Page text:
[Date Prev][Date Next][Thread Prev][Thread Next][Date Index][Thread Index][Old Index]
On Mon, Jan 25, 2010 at 08:06:11AM +0000, Michael van Elst wrote:
> >C hoosing code architectures
> 'Redesigning' things to fix bugs seems to be common sense
> nowadays, as if everything existing is always too bad to be
> Of course the same is valid for the redesigned code base in
> the future.
Yes, and after a dozen or so such ground-up rebuilds (provided each
one is informed by the lessons learned in the previous ones) things
start to reach a decent state.
> One interesting point is that dropping DEV_BSIZE doesn't
> really mean something new but a jump backwards. That's where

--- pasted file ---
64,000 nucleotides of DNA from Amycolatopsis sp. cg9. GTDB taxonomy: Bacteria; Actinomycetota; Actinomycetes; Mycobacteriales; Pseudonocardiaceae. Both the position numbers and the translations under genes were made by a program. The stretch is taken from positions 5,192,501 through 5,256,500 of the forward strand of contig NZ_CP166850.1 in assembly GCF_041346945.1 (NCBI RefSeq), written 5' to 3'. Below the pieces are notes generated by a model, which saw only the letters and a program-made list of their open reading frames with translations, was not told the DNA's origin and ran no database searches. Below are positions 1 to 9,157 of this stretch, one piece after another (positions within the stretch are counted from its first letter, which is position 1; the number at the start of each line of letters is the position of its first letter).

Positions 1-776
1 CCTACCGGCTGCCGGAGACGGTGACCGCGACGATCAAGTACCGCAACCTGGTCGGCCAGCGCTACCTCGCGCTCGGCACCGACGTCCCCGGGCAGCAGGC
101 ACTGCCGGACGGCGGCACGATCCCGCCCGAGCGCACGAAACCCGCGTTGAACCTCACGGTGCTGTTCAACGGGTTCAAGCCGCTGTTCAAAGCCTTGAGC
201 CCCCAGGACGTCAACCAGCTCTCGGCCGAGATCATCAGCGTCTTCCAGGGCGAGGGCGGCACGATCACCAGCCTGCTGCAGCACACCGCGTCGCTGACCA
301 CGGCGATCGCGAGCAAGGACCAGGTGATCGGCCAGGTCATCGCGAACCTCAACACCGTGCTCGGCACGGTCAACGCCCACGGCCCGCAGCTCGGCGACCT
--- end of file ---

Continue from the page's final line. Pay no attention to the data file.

> we came from, that's what was 'redesigned' then.
But as you may have noticed, I'm not advocating going back to using
random mixtures of block sizes.
> >In this case, the problem with the way things are is that the way
> >things are does not work.
> It works fine for 16 years now. The problems only come from legacy
> code and code from other sources that wasn't adapted to the then
> valid design, mainly because the problems didn't show up immediately
> due to lack of hardware.
...that is, it works except when it doesn't. :-P
> The software that needs to be fixed is pretty obvious, it's
> not a large rototill but if you are into 'redesigning' you
> may see a lot of places (unrelated to DEV_BSIZE) that could
> be structured better and cleaned up, e.g. partition handling.
> And all this should be done, wether you intend to drop or
> keep DEV_BSIZE.
David A. Holland
Main Index |
Thread Index |